Dungeoneers is a dungeon crawler RPG by Monsterious Games. After assembling a party of four warriors, the player ventures into deep dank dungeons to plunder their treasure, battling monsters and leveling up along the way. This is a pretty standard format for a fantasy RPG, from high budget console games like Skyrim all the way back to pen and paper games ala Dungeons and Dragons. In a genre almost defined by its tropes, a game must make effective use of them in order to stand out. Dungeoneers has potential but doesn’t quite satisfy.
The tutorial is quick and fairly straightforward. Character creation is also fast and easy, and there are a variety of fantasy races, genders, and combat classes to choose from. You create characters and assemble your party at the barracks, and new characters can be swapped in and out. With a party of four, you want your two toughest, close-combat fighters up front, and ranged weapons, or healing characters toward the back. I ended up with a Drakan soldier and an Infernal berserker in front, with a Dark Fae ranger and an Etherium priest in b
ack. We left our village behind and set out into the dungeon.
The walls of every randomly generated dungeon are indistinguishable, and the floorplans branch out in different directions full of dead ends. Without the map I would have wandered forever in a hellscape of gray-green bricks and generic music. Thankfully there was a map, and I made my way through the dungeons, collecting giant piles of coins as well as loot from various abandoned, unlocked treasure chests. Every so often my movements through the grid would trigger a random encounter, and I would have to battle a deadly foe. Usually it was a bat or a rat, but eventually we graduated to goblins and spiders. With all of the emphasis on strategy, I expected combat to be more rigorous and engaging. But eventually the fights got pretty tedious.
As your party reaches the end of the dungeon there is an option to venture deeper. Each level has a portal that can take you instantly back to town to rest and store your gold. There’s no guarantee that the next level will have a portal, and if your party is defeated in the dungeon, you lose all of the gold and XP you accumulated. So in addition to battle strategy, there is a small level of risk involved, sort of like dealing in for another hand of poker.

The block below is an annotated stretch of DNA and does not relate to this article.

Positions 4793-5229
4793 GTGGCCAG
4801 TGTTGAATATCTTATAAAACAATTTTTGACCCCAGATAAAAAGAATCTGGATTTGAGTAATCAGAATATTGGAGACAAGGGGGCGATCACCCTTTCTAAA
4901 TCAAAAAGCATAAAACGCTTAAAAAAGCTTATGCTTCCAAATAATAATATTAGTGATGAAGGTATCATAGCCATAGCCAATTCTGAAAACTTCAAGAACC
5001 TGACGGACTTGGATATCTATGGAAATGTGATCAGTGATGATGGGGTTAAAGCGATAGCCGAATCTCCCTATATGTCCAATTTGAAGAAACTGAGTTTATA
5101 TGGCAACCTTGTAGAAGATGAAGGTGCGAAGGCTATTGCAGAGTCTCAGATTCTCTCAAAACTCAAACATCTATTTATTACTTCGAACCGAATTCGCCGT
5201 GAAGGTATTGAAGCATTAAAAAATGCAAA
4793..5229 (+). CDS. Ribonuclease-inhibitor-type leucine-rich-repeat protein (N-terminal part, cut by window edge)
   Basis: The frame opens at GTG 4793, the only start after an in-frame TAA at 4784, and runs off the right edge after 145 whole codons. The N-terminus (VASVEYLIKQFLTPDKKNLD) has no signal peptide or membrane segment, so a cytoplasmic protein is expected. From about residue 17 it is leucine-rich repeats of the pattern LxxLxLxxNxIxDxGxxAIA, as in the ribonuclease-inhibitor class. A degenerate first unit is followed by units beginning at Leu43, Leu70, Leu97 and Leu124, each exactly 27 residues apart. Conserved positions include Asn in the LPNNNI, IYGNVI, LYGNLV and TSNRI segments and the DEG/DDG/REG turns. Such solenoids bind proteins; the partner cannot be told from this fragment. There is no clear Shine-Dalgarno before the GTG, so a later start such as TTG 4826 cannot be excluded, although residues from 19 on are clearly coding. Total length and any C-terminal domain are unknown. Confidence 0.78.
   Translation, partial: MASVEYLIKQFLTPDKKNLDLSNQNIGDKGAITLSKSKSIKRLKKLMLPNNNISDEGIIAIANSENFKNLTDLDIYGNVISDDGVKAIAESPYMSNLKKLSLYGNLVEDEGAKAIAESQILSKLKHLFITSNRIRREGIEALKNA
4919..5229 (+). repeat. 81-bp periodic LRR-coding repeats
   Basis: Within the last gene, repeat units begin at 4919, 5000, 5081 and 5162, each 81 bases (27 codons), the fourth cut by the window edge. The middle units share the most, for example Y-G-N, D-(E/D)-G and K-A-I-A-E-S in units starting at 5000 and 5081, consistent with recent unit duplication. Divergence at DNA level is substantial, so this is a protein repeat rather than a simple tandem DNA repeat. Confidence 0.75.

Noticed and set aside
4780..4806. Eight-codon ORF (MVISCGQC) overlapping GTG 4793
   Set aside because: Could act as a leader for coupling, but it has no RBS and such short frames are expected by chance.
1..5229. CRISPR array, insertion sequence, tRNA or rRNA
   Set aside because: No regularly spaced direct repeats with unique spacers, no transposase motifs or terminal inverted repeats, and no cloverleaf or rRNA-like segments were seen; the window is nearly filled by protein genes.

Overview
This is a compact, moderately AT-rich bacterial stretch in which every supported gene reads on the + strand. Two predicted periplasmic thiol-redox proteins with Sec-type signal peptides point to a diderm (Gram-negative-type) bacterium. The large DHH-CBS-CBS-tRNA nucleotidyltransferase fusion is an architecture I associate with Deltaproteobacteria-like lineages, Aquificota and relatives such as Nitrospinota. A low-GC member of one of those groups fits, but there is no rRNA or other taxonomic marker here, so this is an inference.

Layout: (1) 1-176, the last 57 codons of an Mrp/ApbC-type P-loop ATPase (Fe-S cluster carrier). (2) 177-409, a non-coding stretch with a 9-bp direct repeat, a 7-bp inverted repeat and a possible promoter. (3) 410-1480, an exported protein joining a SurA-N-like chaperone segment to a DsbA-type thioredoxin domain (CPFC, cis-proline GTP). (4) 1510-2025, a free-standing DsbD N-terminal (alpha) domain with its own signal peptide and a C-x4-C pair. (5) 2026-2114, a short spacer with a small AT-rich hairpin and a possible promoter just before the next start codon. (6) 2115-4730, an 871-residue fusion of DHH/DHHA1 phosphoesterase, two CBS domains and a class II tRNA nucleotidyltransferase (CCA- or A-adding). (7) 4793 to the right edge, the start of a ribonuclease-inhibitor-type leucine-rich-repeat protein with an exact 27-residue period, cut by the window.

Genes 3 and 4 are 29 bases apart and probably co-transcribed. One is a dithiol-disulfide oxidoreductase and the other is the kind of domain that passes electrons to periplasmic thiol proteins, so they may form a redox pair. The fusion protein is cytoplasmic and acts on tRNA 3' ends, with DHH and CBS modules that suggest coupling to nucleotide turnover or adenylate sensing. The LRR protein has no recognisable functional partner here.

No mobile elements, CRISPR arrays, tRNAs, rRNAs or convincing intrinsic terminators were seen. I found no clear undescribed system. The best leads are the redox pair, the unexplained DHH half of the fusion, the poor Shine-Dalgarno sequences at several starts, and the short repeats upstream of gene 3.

While this game was by no means bad, it was not particularly exciting to play, most notably because there was no story to follow. I have no reason to care whether or not my party makes it through the dungeon, because other than the names you assign to them, they
have no personality. No backstory, no flaws, no stated desires, not even any dialogue. There’s nothing at stake. I don’t need much; it is a role playing game, after all. Just some inciting incident, some vague fetch quest or better yet quests, or incentive beyond piles of gold, some reason why so many people would wordlessly risk life and limb to beat up spiders in the dark. This game leaves me more worried about the unemployment rate in the unnamed village (that has apparently driven everyone to a dangerous and risky profession) than I am about what awaits us at the other end of the map.
The game has potential, but I couldn’t quite like it. Hardcore RPG gamers, willing to overlook an RPG without a story, may find enjoyment in the well-crafted loot and skill systems, as well as the occasional challenging boss battle. The rest of us will likely want to wait for a role playing game where you engage in an actual role. Sort of like the game’s icon on my phone—the generic shield logo is nice enough, but the “s” in Dungeoneers hangs off on a separate line by itself, detracting from what’s good about it. I kill a lot of giant spiders in a fair amount of fantasy RPG’s, but I usually have a reason. As it stands, I don’t have much reason to continue my short-lived stint as a Dungeoneer.
The mechanics are solid, but the game lacks personality.